Sometimes writers and illustrators question their ability. That’s normal and keeps us pushing for excellence. However, they shouldn’t question their saleability. That is for someone else to do, so let it go. There are people who know as much about selling as you do about creating, so you are in safe hands…
Teamwork is what makes a book succeed or fail. Besides the writer or illustrator, the editor, art director, designer, marketing, publicity, production and printing team members share the responsibility of making an idea the best book it can be.
This means you can concentrate on your special skill, safe in the knowledge that everything else is under control. No one knows for sure how many copies of a book will sell in a given period. You might think yours is the best idea ever, only to find its not a commercial success. Or, you might question why your idea is being taken apart, interrogated so aggressively, only to find on publication day that it is going to be a massive success…. Each member of the team has a valuable contribution to make, raising the overall quality.
Within the team there can be as much conflict as harmony; Editorial and design opinions are historically tense (editors often want more words, designers less). Or, authors who have a strong conviction their words are the exact right ones, and editors who weigh that conviction against sales and marketing insights. And no one is happy when sales people dismiss a cover that they all love. But the right thing for everyone to do is step back have a think and come back with a different option.
So, when you are finally ready to present your masterpiece to a publisher, you should also be ready to let go of your emotional attachment to it. Instead, be open to what your new team will have to say. They will probably point out things you haven’t considered and, more importantly, remind you that presenting your idea isn’t the end of the book building process but the beginning.
Publishing is a team effort with each person playing a specific and vital role in the development of a book. It is also a space where one person with one idea can change everything.
Take diversity in Western publishing organisations. It has been discussed and argued for decades that a more diverse industry will be a more profitable one. But it hasn’t happened. On the other hand, is publishing in the huge markets like China or India as diverse as Europe or the US? Perhaps the timing of the idea and the practical need for action are not yet in sync.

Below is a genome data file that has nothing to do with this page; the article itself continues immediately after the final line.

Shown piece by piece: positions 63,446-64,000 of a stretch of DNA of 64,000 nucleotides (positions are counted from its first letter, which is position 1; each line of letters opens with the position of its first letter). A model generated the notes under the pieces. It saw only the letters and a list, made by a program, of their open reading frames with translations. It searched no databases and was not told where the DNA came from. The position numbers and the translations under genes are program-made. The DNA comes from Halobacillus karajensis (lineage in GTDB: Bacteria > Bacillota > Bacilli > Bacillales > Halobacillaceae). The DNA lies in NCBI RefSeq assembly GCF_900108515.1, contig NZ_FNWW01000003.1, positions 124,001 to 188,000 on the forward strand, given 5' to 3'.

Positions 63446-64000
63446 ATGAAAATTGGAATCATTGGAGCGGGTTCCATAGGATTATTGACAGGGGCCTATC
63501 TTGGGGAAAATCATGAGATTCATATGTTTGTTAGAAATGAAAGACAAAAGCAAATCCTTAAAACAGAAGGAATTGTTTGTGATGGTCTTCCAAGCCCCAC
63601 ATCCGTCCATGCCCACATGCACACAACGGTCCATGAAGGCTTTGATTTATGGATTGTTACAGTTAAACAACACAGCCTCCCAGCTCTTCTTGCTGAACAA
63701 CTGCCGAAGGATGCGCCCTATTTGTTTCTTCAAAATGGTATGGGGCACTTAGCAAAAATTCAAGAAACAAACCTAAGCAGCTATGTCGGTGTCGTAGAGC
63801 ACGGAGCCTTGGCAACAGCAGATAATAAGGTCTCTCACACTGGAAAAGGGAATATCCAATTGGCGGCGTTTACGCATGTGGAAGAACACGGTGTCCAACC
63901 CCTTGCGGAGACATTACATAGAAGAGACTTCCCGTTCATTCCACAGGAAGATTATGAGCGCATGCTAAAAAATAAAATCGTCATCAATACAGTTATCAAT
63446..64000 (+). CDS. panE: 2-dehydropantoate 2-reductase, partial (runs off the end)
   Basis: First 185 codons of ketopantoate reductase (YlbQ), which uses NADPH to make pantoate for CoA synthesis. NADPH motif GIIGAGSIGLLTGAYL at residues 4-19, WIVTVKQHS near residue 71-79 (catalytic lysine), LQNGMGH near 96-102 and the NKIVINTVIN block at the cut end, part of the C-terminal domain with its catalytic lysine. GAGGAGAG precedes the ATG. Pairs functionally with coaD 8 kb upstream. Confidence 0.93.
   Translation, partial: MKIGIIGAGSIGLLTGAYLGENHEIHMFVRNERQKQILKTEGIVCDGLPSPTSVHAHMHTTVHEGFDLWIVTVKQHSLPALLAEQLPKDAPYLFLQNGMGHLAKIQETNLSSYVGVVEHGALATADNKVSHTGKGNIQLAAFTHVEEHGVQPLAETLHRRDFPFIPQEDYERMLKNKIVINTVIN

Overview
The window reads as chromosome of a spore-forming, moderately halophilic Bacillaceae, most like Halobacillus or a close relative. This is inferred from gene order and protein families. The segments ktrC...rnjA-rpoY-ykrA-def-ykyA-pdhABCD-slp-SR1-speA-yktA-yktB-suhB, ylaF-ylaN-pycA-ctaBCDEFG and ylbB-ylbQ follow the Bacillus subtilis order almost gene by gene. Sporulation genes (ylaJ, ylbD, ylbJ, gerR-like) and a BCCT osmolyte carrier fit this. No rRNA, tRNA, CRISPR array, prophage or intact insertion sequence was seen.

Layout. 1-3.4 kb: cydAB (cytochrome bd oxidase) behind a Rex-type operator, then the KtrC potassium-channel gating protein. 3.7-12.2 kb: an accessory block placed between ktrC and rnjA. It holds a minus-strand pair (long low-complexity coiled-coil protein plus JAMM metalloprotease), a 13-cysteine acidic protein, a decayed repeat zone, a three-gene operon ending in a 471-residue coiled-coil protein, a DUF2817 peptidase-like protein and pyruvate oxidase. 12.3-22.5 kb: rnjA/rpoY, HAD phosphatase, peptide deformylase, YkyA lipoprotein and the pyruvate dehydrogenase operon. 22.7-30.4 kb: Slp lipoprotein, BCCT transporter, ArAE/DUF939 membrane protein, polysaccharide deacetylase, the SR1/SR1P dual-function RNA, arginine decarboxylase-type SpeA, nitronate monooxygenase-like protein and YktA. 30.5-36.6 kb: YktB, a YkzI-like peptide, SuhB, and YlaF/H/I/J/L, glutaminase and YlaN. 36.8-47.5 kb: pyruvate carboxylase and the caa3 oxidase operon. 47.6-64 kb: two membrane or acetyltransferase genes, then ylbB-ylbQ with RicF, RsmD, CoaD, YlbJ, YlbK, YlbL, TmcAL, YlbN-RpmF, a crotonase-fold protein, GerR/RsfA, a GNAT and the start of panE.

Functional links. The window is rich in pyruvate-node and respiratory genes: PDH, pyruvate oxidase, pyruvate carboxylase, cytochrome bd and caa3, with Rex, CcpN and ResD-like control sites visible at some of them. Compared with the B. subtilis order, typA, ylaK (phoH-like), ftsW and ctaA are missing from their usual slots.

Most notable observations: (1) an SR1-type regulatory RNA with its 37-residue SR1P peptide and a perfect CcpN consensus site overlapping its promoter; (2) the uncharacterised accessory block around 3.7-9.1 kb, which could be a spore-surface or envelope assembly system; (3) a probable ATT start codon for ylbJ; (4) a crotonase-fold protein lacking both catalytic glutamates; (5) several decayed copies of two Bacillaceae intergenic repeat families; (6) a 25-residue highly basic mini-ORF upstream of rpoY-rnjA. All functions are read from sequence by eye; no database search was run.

Back to my main theme; to team or not to team. I have had the honour to work with a wide range of children’s publishing professionals, have taken my own ideas to them, or brainstormed ideas together and most of them turned out very well. On reflection it seems that ideas are the spark that activate certain people, while other people are the ones who activate ideas and teams into action. It’s always a great time to be a catalyst, or a troubleshooter. It is also important to be the doer, the closer, the support.With the right combination of roles in one team there can be magic.
Writing and illustrating means working alone most of the time, talking to yourself, fighting to stay disciplined and focused. Furthermore, I have witnessed teams dwindle or disappear or change as children’s publishing tries to find its new way forward. May author illustrators are despondent. Gone are the days of the shy writer living in a faraway place, afraid of the spotlight. Gone with them are potential masterpieces and best sellers. Gone are the reclusive but brilliant editors too.
Everyone has to be social media ready, loud(er), bigger, faster…
… but not necessarily better.
As publishing sheds its skin it is hard to know what will emerge. Hopefully something shiny and lightweight and full of energy.Teams will still be there, though, leaner perhaps, but still there.
In 2001, 37 per cent of workers in the capital (London) used rail or underground travel as their main form of transport to work, according to the Office for National Statistics. London had the highest proportion of rail commuters of any Urban Audit city in the UK